There have even been a few times we have walked there from home as opposed to driving down. The most scenic way to do so is walking along the clifftops at Ryhope which then connects to the Seaham Hall car park area. Alternatively you can walk down the old trainline which will eventually bring you out at the old train station in Ryhope if walking back from Seaham. Both of these trails are nice and easy ones with no real hills or steap terrain. However they are off road, so wheelchairs or pushchairs would be no good. You can however dictate your own path and choose how far you walk which I always like.

Seaham Seafront

4. The River Wear
We are incredibly lucky to have a path along the River Wear stretching from the mouth at Roker Marina all the way to Fatfield at Washington. Along the path there are a number of incredible spots. Most notably are the bridges that cross it. From the Wearmouth Bridge to the new Northern Spire Bridge, the river is full of incredible history which you can discover for yourself.

The walk is relativly flat along the waters edge and part of it is the final (or beginning) stretch of the Coast 2 Coast cycle route. This makes it very popular for cyclists. However it would also be a good stretch for pushchairs or wheel chairs, especially at the Roker end of the path.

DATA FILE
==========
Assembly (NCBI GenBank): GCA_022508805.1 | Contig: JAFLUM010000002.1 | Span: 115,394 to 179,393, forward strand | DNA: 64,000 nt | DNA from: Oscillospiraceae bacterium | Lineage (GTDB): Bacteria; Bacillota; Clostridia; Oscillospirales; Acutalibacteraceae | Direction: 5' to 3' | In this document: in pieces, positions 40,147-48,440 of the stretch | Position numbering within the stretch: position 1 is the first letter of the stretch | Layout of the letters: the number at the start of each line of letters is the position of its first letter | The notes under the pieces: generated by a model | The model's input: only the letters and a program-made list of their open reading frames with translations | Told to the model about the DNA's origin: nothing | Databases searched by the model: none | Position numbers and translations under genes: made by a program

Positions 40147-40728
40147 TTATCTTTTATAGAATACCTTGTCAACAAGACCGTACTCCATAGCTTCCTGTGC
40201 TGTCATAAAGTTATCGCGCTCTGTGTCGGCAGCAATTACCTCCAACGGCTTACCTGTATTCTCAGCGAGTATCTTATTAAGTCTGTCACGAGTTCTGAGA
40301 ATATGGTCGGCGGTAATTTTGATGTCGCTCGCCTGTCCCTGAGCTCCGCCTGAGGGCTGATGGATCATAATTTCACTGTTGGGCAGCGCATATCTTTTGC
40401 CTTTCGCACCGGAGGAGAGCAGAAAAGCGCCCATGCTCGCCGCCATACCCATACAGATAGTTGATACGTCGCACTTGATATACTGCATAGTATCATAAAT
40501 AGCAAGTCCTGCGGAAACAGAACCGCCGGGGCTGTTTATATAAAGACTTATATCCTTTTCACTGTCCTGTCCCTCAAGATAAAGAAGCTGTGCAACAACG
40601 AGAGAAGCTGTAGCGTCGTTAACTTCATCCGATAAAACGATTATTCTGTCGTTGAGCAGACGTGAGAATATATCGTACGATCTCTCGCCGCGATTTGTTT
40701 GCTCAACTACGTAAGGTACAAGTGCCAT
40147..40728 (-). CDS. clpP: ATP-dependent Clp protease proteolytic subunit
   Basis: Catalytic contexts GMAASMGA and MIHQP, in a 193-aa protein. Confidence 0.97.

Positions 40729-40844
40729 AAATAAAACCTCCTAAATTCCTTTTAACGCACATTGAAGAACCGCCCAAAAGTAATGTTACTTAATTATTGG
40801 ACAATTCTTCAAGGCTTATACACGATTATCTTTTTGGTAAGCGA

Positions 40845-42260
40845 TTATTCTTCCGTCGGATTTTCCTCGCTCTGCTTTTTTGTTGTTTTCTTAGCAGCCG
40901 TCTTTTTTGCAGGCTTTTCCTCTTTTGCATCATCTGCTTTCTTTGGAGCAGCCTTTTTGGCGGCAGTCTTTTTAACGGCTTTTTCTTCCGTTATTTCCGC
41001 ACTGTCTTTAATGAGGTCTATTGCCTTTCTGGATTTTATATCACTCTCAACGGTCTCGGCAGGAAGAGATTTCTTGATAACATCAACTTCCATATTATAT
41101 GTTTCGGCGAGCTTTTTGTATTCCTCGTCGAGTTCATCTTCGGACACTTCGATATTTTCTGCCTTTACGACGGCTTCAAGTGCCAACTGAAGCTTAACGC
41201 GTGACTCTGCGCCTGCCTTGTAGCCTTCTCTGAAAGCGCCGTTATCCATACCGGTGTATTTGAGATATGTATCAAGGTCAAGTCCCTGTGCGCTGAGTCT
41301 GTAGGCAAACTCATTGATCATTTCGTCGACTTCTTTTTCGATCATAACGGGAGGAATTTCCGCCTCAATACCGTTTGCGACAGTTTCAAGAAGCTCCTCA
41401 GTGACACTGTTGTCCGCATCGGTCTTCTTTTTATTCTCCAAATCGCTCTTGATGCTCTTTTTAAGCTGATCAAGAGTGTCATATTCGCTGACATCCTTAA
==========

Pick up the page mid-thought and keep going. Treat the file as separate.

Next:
Northern Spire Bridge

5. Whitburn and Cleadon Mill Route
This was one of the first routes we did at the beginning of this lockdown back in January. This 5 mile route is a really great walk for anyone who is looking for a bit of a challenge. You don’t have to do this exact route and you could of course change it up no problem. The Twin Mill Route (as I have named it) takes you from Whitburn Bents car park along to Whitburn Mill. From here you go up and over Cleadon Hills to Cleadon Mill. Then down through Cleadon itself and back along to Whitburn Bents car park.

Last time we went is was incredibly muddy and the path over the hills is in no way wheelchair or pushchair friendly due to the number of styes you have to get ovver and the rough terrain. The views along the way are incredible and Cleadon Hills give you fantastic 360′ views over the city.

Whitburn Mill

Throughout the various lockdowns I have been very lucky to be able to not only explore our great city and its surrounding areas. But also bring my adventures to my blog. This really is something I thouroughly enjoy doing and I thank you all for your support.

I hope you have enjoyed this post and have some inspiration for some adventures now we are on the road out of lockdown. If you have enjoyed this post and want to see more then I would be so grateful if you could drop your email address below to join my mailing list and be notified of every new post I publish.

Stay Safe and Happy Adventuring!